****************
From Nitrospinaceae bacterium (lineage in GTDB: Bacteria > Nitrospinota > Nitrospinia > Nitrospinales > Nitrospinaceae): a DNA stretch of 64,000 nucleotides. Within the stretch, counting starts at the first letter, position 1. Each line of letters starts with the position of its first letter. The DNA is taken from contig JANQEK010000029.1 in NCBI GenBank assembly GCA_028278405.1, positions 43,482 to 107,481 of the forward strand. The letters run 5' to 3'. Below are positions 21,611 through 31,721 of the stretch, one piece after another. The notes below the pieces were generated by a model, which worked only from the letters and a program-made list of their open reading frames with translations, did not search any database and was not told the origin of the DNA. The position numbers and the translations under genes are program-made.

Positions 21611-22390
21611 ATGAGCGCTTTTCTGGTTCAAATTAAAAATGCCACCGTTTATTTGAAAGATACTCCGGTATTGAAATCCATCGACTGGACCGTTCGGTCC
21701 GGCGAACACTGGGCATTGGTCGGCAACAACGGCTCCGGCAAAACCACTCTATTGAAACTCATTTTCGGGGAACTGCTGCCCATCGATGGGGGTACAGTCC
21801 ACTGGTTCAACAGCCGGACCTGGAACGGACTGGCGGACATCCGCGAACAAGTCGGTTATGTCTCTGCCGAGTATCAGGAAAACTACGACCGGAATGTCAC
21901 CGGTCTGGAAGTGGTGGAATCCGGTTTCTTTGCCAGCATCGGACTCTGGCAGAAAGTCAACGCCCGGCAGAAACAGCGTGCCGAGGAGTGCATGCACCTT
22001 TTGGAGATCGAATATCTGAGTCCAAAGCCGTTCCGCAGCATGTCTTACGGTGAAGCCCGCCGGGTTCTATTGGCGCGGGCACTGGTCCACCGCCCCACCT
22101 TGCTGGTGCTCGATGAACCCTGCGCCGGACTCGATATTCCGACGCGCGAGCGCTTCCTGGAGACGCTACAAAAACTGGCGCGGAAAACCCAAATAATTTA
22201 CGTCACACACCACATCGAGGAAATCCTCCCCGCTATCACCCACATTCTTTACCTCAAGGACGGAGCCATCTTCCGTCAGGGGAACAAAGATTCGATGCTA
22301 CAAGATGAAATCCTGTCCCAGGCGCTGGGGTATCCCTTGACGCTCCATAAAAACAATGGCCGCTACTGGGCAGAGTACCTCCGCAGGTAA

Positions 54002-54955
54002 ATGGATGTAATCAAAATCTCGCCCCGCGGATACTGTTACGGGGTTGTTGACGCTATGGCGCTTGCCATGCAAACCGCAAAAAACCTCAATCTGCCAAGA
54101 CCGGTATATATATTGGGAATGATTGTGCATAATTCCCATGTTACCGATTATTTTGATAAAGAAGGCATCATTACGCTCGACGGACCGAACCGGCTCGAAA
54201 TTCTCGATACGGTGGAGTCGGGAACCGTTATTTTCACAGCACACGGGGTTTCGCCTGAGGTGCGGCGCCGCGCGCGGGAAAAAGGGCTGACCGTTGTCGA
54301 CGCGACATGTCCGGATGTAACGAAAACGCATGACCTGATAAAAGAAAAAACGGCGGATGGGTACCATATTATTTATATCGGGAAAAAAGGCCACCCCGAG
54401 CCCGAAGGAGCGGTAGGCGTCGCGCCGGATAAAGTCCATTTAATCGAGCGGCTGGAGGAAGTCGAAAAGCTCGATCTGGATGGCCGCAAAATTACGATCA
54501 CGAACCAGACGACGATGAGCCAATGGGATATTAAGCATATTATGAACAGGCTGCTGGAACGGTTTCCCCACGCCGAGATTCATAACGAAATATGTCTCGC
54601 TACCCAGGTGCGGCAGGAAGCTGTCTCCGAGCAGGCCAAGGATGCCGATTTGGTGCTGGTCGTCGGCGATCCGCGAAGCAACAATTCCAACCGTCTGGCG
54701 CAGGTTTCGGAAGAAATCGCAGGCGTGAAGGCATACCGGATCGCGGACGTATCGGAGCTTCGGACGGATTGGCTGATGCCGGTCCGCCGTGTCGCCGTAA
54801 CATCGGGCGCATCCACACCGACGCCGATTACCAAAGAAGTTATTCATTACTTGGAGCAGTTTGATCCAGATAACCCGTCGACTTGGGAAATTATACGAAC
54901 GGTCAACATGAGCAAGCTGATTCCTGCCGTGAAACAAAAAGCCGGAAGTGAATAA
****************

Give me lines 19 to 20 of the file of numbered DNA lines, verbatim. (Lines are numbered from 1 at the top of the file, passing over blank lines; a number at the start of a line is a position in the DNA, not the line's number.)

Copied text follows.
54701 CAGGTTTCGGAAGAAATCGCAGGCGTGAAGGCATACCGGATCGCGGACGTATCGGAGCTTCGGACGGATTGGCTGATGCCGGTCCGCCGTGTCGCCGTAA
54801 CATCGGGCGCATCCACACCGACGCCGATTACCAAAGAAGTTATTCATTACTTGGAGCAGTTTGATCCAGATAACCCGTCGACTTGGGAAATTATACGAAC